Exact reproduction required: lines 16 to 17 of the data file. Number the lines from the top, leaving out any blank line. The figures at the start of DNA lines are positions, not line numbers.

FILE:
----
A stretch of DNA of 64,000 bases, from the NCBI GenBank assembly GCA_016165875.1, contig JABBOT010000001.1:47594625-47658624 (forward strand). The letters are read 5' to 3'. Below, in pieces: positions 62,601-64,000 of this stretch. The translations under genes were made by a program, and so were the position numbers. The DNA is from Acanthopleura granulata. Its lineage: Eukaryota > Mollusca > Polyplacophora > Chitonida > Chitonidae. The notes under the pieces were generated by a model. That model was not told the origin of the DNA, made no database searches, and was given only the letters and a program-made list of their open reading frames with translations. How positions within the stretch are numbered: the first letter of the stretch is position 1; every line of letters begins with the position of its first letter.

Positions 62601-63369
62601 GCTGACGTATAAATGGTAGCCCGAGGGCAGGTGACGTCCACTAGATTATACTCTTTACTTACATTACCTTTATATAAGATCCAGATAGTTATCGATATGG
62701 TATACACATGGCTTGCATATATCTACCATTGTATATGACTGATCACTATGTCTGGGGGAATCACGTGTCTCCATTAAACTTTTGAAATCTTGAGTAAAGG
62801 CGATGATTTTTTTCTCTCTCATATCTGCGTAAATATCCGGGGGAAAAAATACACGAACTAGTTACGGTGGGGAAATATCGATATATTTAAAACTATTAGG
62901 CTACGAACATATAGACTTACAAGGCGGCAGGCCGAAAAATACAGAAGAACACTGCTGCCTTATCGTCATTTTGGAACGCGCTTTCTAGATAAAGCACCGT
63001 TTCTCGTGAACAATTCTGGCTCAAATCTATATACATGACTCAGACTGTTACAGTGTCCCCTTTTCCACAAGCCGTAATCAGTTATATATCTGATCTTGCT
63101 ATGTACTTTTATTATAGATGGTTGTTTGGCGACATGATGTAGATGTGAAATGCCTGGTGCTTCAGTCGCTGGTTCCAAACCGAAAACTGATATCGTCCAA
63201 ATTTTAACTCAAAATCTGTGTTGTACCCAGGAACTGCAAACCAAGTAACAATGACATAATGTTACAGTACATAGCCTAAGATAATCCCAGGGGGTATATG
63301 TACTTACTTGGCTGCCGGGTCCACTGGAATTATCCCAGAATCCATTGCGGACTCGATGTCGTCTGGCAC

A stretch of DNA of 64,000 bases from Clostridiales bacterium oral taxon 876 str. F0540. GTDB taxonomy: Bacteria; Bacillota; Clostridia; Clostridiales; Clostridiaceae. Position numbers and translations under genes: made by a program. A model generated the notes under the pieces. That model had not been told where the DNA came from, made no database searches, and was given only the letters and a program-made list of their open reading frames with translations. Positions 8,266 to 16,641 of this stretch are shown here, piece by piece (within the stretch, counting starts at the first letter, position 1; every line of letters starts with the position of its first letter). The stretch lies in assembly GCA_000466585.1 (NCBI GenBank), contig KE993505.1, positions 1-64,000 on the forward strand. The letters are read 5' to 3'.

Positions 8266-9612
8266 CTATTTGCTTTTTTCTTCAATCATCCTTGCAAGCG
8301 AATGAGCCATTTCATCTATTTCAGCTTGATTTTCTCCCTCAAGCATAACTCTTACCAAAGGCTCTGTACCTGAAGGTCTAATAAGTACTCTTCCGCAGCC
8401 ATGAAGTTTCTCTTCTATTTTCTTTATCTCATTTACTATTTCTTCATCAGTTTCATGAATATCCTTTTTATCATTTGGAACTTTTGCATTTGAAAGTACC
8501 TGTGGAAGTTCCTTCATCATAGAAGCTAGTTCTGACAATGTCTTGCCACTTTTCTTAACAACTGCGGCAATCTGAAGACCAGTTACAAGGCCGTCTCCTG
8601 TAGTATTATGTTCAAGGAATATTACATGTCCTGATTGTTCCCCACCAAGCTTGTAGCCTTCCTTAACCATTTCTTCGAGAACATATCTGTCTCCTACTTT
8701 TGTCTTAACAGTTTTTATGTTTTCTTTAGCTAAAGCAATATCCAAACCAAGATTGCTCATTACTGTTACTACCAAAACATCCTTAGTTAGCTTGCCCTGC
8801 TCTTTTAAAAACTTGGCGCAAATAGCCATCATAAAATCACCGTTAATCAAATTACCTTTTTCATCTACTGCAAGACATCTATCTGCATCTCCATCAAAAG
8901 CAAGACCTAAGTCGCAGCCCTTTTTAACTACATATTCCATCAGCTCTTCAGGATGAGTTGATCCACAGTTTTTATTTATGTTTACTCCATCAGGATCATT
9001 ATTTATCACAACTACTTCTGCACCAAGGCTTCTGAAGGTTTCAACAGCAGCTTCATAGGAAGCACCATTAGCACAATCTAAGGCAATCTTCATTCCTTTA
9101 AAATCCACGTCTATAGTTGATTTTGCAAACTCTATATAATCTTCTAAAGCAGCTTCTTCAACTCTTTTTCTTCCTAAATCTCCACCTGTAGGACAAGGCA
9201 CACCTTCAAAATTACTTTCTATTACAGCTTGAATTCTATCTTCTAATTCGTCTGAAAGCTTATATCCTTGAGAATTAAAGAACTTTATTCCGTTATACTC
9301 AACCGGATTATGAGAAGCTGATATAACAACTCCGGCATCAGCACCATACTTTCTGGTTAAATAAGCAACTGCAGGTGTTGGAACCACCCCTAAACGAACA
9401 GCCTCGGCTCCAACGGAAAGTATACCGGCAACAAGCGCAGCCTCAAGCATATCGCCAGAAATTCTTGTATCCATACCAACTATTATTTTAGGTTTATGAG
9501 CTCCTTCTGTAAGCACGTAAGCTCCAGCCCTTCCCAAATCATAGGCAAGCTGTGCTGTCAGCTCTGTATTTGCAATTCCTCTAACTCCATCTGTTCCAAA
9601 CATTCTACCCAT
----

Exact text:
8501 TGTGGAAGTTCCTTCATCATAGAAGCTAGTTCTGACAATGTCTTGCCACTTTTCTTAACAACTGCGGCAATCTGAAGACCAGTTACAAGGCCGTCTCCTG
8601 TAGTATTATGTTCAAGGAATATTACATGTCCTGATTGTTCCCCACCAAGCTTGTAGCCTTCCTTAACCATTTCTTCGAGAACATATCTGTCTCCTACTTT